Shelves: lgbtqiap-plus, 2020
Ace rep! In a middle grade!! Source: ...more
Apr 23, 2020 rated it really liked it
This is a sweet book, but it's not as good as its companion novel, the award-winning George. George does what all great books do, and transcends its genre. It was written for young middle grade readers, but because it was so well-written and so personal, and developed the character of Melissa so beautifully, it just felt like a good story, all the while it was also teaching kids about what it means to be trans, and emphasizing themes like empathy, friendship, and kindness.

Rick has similar goals
Eva B.
Jul 29, 2019 marked it as to-read
*Dies of desire to get this book*
Ace rep?? In a middle grade book?? Hell yeah!
I realized I was ace when I was in my last year of middle school and I hope that this book helps kids like me figure out who they are <3
Fun Facts:

x RICK is a companion novel to Alex Gino’s first middle-grade story GEORGE (which features a transgender protagonist trying out for the school play!) but you don’t have to read it (though you should because it’s outstanding) before diving into RICK.
x GEORGE was the #1 most challenged and banned book in 2018 for its subject matter – Gino’s badass response? “If you’re gonna be banned, at least be number 1.“

Why you should get excited for RICK:

x There are cameos from beloved characters fro
Aug 04, 2020 rated it liked it
This would’ve been 4 stars if it were longer! Because it does a really great job at teaching different sexuality types to young kids and it felt very realistic and relatable and cute. But it was also very very short and therefor I ended up feeling like I wanted more. The storylines with Rick and Jeff’s friendship would’ve felt more realistic and also probably more satisfying that way.
But it still was a very good story that I think would be a really great way to help young kids and I also like ho
Jul 13, 2020 rated it it was amazing
Shelves: lbgtq, middle-grade
I almost liked this book too much to be able to review it. This is the Ace representation and validation I needed when I was in elementary, middle, and high schools. This book would have made me feel normal and okay and I can't tell you how much it means to me to that it exists so that no other child will have to go through that very specific hell like I did.

Seriously. Thank you, Alex Gino.
May 27, 2019 marked it as to-read
it’s ace.
do i need to say anymore?
Johanna Saarni
Feb 29, 2020 rated it did not like it
How can 10-11-year old identify as asexual? Its the default for many at that age still! Does the author even understand puberty and biology? Would have made more sense if he was 16 or something.
Sylwia (Wish Fulfillment)
May 31, 2020 rated it really liked it
❖ [booktube wish fulfillment] ❖ [twitter exsixtwosix] ❖

More of a 3.5 but I'm rounding up.

- protag is ace/aro; validation is provided; the "but you're so young" conflict is mildly explored
- grandfather cosplay "crossdresses"
- minor characters along the LGBTQIAP+ spectrum, "unsure" and nonbinary included
- Melissa from "George" is in the protag's classroom and scenes from that book are mentioned
- grief is handled realistically

(view spoiler)
Completely Melanie
Feb 23, 2020 rated it really liked it
For me personally, I would give this a 3.5, however, I feel that it deserves a 4 star for it's intended audience. I do enjoy middle grade, however this felt aimed at kids a little younger. It is a great story for someone to read if they are feeling different from their peers and they haven't figured out quite why. It is very educational about all kinds of identities, and I think this book will be very helpful to some kids out there. It cover just about anything you can think of from gay, straigh ...more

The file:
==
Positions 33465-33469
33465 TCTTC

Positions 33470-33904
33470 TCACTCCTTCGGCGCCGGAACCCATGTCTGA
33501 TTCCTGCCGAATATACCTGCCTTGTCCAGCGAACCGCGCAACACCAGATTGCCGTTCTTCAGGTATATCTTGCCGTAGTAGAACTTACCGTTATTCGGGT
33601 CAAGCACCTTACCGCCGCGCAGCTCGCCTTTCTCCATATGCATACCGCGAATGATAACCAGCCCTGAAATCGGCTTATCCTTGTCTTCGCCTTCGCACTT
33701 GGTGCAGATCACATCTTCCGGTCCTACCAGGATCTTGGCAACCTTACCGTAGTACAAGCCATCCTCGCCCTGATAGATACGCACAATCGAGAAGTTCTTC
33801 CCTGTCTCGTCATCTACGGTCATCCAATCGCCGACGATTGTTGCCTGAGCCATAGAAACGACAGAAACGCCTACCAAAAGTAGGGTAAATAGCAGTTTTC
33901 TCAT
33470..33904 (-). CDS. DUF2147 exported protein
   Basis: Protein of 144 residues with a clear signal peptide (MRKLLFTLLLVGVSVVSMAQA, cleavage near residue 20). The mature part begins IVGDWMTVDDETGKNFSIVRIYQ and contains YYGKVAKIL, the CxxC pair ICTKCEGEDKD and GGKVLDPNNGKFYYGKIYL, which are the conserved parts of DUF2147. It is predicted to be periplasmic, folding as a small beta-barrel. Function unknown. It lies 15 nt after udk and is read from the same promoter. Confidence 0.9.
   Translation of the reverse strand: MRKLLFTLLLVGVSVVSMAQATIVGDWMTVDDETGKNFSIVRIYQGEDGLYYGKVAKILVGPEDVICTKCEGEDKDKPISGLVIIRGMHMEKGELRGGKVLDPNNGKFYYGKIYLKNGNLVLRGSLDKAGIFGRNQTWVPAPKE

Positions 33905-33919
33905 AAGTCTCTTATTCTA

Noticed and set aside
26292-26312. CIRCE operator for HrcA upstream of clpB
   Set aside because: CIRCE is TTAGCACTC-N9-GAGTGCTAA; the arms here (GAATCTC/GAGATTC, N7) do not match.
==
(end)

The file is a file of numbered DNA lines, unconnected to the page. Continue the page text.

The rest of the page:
Bianca (theperksofbeingbianca)
I finished this like a week ago, but never updated it oops.

It's a very sweet story about a questioning kid. You are never too young to define your identity, and yes, it may change, but that doesn't mean your age invalidates it.

There are many instances that have a clear pedagogical objective and I loved them, like the use of several identity labels that fall within the asexual and aromantic spectrum, speaking up when someone is being a bully even if it's your friend, making new friends, respectin
Apr 24, 2020 rated it really liked it
Very sweet middle grade book exploring the varying queer experiences. RTC
Michelle Stimpson
Jun 22, 2020 rated it really liked it
All our favorite characters from GEORGE return in this engaging story for middle schoolers and gives an important LGBTQ+ (QUILTBAG+) vocabulary lesson.
Carolyn Klassen
Such a richly diverse book. A sequel to George and a continuation of Melissa's story, but with the added bonus of a queer community, a resource centre for LGBTQIA+ kids. I loved that it was inclusive while also having a storyline that was outside of gender and sexual identity, but I would have loved a little more story. It felt rushed. This is such a great learning tool for kids because they'll learn at the same time as Rick in a natural way that doesn't feel like the author is teaching them. We ...more
Jun 29, 2020 rated it really liked it
Shelves: read-in-2020, lgbtq
While I didn’t like this one as much as George, I still had a good time with it. This oneN has a ton of information in it about the LGBTQIAP+ community, like what “aromantic” and “asexual”, and “non-binary”, and “pansexual”, and more all mean! A book like this could really help a kid out and I love that so so much.

I really liked Rick’s relationship with his grandpa and seeing it develop. As well as his relationship with his classmates. And I loved seeing him discover his own sexuality, and defe
Alex Gino writes the best middle grade novels focusing on queerness.
This one is about a boy who learns that it's ok to leave an old friend behind if they're the meanest kid in school. It's ok to question yourself and not know exactly who you are, who you like. Just surround yourself with positive and encouraging friends and you'll be just fine.
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YA Buddy Readers'...: Rick by Alex Gino --> Starting September 14th, 2020 6 6 Sep 19, 2020 08:22PM  

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Alex Gino loves glitter, ice cream, gardening, awe-ful puns, and stories that reflect the diversity and complexity of being alive.

Gino is genderqueer and uses singular they pronouns and the honorific Mx.

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“Dad says I’m a late bloomer.'

'Maybe. Or maybe you’re blooming now, and you’re just not the kind of flower he was expecting.”